I never planned on being a parent.
I was one of those women who just didn’t like kids. So when I found out I was pregnant while livingÂ six hours from my family, I was surprised and definitely unprepared to be a mother. I cried, I cursed, I told no one and then found an adoption attorney to start the process of placing my unborn baby for adoption all while single-handedly raising the stock profit price of Wendys frosties.
I’ll spare you the details of my changing heart, but I held my daughter and knew letting her go wasn’t an option. Problem being, what also wasn’t an option was taking an infant “home” – me living in a room in a house full of single, childless people.
Suddenly I had a helpless infant and no home. Homeless. A social worker, a child protective services worker and a psychiatrist walked into my hospital room… it seems despite my telling them where to go and how to get there if they thought for one second I was walking away from my baby, they decided to help me out anyway.
They found me a bed at a shelter for young pregnant women and women with babies. If I had any hope of not having C.A.S. step in and make my previous dreams of a child-free life come true, I was leaving everything behind and moving into what I thought was the scariest place on earth, a homeless shelter.
Walking into St. Mary’s Home that day forever changed me. For three months I was surrounded by anger, fear, acceptance, love, friendship and women who became more then family to me. Women who made me a better person, who taught me to be myself, who loved me for no reason other then I was myself. For the first time, I became strong enough to stand up to injustices, strong enough to be myself.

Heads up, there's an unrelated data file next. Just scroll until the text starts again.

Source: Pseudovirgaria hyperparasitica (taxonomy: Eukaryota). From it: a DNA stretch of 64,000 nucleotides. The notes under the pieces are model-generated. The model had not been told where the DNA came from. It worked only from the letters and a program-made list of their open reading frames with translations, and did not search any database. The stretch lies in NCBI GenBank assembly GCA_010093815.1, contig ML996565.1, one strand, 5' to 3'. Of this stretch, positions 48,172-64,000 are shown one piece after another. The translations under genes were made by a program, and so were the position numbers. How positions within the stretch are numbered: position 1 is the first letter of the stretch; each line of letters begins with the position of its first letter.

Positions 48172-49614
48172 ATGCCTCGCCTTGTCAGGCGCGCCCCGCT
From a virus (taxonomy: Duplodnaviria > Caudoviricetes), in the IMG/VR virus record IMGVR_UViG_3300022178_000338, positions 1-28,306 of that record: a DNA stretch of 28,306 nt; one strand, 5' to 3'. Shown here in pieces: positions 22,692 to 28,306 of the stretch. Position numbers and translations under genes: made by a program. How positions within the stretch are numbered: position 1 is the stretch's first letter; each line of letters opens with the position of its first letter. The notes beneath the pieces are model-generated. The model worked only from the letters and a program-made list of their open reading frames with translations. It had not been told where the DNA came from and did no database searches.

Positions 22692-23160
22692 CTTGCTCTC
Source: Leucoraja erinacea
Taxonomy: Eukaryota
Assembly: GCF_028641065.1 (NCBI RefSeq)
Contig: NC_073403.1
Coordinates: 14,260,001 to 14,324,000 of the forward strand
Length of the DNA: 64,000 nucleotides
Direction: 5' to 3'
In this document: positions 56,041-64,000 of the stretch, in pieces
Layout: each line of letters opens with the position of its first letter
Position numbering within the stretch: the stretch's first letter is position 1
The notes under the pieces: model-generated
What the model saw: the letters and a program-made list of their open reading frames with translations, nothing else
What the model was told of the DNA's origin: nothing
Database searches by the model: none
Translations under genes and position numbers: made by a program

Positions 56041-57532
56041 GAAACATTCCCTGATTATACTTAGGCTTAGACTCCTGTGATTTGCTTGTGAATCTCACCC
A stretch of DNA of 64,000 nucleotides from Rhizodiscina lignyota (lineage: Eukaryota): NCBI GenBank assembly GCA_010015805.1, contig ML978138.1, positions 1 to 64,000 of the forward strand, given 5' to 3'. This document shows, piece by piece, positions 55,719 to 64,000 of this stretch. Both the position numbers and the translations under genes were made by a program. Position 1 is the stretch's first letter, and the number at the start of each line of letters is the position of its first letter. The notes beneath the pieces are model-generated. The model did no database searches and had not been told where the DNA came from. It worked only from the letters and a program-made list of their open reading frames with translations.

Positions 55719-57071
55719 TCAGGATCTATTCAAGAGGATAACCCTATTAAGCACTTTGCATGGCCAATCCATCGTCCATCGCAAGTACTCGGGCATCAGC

People think of homeless people or homeless shelters and think of drug addicts, abuse victims, people with uncontrolled mental health issues. What they don’t think of often are the scared children trapped in adult bodies just trying to keep safe and warm. The people crying out for help not a hand out. People like me, a middle class white girl from suburbia whose world changed in the blink of an eye.
It’s been two years. Two years since my infant daughter and I spent Christmas in a homeless shelter. Unless you knew me, you wouldn’t have a clue.
The face of homelessness is not the face you think it might be. So please remember that the smallest gesture of generosity is the one that means the most. You never know who has been through or is going through hell.
by Jodi Sonoda
Article Courtesy: http://www.yummymummyclub.ca